I’ve never been to Afghanistan, but I am the mother of two young children. So when I imagine what life must be like there after 18 years of war, my mind conjures up the children most vividly—the ones who have been affected by the conflict—and their parents. I think of the 12-year-old boy who was carrying water to a military checkpoint in a remote part of that country, earning pennies to help sustain his family, whose legs were blown off by a landmine. Or the group of children at a wedding party, playing behind the house where the ceremony was taking place. One of them picked up an unexploded shell, fired from a helicopter, that hadn’t detonated in battle. It blew up, killing two children, Basit and Haroon, and wounding 12 others. What must it be like to care for a five year old—the age of my oldest child—who is maimed and who needs to learn how to walk, play, and live again with ill-fitting prosthetics?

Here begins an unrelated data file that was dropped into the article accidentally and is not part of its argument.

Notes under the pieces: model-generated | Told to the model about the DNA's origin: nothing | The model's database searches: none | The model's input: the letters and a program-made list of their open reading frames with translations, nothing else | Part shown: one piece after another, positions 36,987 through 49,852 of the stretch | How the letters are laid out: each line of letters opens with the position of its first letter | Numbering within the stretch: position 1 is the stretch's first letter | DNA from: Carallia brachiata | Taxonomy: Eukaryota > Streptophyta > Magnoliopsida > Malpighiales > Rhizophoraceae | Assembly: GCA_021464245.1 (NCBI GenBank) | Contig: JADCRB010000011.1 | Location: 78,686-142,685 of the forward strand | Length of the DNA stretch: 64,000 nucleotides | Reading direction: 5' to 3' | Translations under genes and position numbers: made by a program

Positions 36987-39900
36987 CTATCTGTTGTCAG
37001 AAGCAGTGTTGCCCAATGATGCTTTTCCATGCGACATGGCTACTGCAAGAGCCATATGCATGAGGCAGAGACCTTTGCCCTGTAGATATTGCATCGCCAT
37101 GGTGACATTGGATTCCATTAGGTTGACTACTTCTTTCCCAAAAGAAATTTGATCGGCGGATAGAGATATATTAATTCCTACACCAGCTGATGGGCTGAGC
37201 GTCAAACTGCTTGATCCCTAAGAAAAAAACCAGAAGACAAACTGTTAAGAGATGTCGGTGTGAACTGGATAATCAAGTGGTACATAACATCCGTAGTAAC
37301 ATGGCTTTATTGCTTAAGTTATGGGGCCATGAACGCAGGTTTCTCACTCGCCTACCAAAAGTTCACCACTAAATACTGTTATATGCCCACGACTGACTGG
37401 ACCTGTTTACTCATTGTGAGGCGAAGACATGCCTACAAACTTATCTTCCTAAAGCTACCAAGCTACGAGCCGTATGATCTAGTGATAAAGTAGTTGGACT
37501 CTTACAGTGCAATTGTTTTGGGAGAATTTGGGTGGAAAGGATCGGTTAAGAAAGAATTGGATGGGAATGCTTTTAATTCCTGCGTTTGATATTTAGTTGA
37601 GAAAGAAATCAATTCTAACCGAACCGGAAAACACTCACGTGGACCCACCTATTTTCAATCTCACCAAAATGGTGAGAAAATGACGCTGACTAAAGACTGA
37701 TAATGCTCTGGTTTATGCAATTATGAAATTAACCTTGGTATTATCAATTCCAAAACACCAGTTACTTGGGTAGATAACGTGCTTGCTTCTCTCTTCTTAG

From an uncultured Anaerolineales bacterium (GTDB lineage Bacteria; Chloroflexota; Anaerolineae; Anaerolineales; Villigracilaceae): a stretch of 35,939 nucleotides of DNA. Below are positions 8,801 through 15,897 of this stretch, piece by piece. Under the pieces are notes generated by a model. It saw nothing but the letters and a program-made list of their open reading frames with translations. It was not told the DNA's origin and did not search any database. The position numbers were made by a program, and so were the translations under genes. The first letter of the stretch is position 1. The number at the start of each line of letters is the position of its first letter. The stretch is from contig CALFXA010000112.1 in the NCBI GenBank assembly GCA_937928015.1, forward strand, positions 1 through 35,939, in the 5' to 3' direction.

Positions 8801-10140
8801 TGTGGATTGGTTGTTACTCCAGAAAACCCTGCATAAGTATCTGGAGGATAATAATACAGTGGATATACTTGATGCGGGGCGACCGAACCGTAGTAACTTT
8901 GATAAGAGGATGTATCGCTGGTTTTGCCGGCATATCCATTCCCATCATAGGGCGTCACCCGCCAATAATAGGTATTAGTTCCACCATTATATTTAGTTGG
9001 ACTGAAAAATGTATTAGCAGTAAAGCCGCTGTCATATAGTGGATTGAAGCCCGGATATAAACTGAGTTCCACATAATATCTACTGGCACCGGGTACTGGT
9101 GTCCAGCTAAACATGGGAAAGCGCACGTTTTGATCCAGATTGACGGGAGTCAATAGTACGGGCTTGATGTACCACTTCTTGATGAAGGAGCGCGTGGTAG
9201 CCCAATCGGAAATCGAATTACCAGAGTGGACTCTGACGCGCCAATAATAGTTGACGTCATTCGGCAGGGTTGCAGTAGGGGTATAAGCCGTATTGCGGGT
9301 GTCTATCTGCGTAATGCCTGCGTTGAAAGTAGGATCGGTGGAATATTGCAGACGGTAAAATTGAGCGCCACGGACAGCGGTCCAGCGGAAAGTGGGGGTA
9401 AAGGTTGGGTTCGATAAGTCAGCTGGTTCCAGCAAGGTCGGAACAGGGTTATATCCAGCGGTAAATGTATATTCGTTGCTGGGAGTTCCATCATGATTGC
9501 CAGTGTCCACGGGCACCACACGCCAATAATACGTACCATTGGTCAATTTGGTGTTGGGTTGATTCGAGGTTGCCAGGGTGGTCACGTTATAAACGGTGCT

A major legacy of the US war on terror in Afghanistan, which began in October 2001 and shows little sign of actually ending anytime soon, will be the “explosive remnants of war”—a term for all the landmines and unexploded bombs and other weaponry that have been left behind in the earth. This debris of America’s endless war, still piling up, is devastating in many ways. It makes it so much harder for an agricultural population to sustain itself on the land. It wreaks havoc on Afghans’ emotional wellbeing and sense of security. And it poses special hazards for children, who are regularly injured and killed by the left-behind explosives of an already devastating war as they play, herd livestock, or collect water and firewood.